"There was a time when there were six different club parties going per week. Now there's nothing to do," he complains. "The main problem is that L.A. is still a segregated city when it comes to partying. Certain people only go to certain places, so nothing ever becomes really big." In an attempt to change things, Bolthouse recently resurrected his infamous New Year's Eve party, co-hosting the bash for 2,000 people at a Mulholland Drive estate with the modeling agency Bordeaux.
"We're at a crossroads," Bolthouse continues. "We're all trying to figure out what direction the club scene is going. Even though I was never into Rave parties because of the drugs, they're over. And we used to have all of those hip-hop kids, but they grew up and moved on. There's no incoming group to replace them. Even the bands that grew up here -- Cypress Hill and House of Pain -- aren't doing their thing here."
The young impresario speaks wistfully of the New York club scene. "Hip-hop is more mainstream there; a new crop is always coming in at the Soul Kitchen. Hip-hop acid jazz is very cool. US 3 is a great group. I'd love to see a club open with that theme."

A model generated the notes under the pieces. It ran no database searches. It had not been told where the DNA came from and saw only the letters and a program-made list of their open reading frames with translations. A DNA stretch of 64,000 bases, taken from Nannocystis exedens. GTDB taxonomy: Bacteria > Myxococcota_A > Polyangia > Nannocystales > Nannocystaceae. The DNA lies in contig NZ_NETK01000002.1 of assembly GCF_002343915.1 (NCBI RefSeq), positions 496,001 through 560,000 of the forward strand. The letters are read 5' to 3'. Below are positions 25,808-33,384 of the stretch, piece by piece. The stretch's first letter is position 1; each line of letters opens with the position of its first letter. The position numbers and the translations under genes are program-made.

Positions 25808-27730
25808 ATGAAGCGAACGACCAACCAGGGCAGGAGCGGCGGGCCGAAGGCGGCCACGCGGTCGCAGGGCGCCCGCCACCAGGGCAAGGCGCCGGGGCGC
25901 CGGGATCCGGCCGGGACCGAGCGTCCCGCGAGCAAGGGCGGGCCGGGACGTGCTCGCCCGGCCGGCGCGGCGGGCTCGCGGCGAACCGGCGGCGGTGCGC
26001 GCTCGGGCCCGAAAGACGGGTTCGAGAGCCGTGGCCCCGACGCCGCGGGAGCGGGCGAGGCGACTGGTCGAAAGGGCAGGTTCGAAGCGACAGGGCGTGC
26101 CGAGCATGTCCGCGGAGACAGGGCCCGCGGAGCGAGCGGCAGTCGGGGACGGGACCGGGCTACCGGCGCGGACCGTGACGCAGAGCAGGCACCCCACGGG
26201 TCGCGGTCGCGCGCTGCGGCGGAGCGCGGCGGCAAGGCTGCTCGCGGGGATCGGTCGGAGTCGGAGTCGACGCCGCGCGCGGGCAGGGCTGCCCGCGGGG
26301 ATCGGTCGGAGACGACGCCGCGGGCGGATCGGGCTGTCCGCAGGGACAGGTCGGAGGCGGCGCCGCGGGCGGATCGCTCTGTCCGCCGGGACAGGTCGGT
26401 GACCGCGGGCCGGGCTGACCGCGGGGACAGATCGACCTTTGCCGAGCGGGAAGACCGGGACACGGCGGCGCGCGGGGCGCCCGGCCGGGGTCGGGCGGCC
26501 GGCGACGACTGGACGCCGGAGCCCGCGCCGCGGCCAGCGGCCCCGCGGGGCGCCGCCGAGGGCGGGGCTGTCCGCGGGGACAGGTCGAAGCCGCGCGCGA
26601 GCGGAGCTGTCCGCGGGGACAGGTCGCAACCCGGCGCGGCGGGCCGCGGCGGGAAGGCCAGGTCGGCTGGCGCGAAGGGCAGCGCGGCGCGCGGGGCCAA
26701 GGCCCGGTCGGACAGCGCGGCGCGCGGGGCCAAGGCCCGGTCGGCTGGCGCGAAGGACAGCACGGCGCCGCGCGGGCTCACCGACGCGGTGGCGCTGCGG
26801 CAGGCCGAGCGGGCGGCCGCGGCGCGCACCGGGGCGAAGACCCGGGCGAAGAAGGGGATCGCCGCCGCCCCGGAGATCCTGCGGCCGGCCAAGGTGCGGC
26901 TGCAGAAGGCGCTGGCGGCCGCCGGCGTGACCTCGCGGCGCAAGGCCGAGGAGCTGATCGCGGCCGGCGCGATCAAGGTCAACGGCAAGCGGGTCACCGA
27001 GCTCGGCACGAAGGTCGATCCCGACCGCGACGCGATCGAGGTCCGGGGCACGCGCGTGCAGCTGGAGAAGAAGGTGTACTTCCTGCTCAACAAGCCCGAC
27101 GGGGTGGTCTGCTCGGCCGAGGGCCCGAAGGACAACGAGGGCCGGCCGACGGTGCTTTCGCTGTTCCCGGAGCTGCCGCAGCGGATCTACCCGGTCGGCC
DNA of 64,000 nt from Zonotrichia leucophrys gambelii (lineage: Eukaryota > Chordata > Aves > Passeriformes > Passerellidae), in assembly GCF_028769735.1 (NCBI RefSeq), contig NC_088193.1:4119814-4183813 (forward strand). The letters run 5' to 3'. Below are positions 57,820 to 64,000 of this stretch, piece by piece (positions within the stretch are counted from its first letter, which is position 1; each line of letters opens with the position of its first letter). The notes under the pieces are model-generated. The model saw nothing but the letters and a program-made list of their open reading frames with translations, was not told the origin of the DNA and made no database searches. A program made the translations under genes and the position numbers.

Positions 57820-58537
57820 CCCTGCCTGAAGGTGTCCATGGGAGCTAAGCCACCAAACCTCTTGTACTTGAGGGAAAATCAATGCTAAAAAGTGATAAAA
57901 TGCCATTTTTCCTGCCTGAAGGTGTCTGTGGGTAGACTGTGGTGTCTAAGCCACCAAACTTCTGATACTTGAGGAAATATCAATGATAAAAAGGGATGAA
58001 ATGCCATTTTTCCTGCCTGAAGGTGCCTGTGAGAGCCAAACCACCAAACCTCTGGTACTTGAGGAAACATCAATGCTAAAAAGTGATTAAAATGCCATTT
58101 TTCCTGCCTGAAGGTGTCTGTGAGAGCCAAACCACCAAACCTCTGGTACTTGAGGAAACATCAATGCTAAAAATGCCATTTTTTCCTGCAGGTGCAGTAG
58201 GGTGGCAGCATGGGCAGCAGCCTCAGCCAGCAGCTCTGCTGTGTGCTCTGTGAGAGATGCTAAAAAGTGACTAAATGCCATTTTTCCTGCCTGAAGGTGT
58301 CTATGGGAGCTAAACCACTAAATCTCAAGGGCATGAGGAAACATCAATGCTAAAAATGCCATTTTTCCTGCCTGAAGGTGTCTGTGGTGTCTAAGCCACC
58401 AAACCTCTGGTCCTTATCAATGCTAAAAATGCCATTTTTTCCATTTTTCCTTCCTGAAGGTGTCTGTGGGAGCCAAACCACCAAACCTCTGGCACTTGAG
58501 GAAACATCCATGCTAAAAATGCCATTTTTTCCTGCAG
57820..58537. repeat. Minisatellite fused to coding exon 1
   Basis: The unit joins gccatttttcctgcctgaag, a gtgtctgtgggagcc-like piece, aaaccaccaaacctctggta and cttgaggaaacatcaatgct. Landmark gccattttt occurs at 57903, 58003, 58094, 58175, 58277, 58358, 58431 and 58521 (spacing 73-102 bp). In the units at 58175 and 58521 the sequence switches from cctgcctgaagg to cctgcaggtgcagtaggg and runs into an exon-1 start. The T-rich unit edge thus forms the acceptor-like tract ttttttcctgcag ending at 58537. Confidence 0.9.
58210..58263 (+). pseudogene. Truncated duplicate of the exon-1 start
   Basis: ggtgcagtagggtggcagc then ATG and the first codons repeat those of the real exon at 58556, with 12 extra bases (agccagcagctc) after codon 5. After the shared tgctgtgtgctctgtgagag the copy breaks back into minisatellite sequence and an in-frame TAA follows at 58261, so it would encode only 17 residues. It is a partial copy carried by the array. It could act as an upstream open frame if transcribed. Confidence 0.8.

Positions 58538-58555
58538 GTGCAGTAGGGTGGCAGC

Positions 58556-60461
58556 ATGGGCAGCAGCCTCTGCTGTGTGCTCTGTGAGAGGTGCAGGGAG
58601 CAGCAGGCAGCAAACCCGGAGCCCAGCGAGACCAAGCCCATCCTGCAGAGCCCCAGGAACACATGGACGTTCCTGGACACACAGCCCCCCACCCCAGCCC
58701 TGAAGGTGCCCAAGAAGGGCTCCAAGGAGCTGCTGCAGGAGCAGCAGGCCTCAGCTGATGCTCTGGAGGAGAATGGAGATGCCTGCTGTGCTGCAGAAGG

Staying connected to the record, modeling and entertainment industries helps Bolthouse keep his ideas and his guest lists fresh. Re-energizing the fading Roxbury by redesigning the staging, lighting and sound to make room for live music was another tactic. With the help of the Doobie Brothers' Skunk Baxter and Stray Cats' Slim Jim, both of whom will perform at the venue, Bolthouse hopes to introduce more sophisticated evenings into the lives of night crawlers.
Another priority is getting them to dress better. "I want to see L.A. get a little more elegant," says the long-haired, goateed Bolthouse, who typically wears a black three-piece suit complete with watch chain. "Maybe that's because I'm getting older. Maybe I'm a role model for that idea, since I act too middle-aged.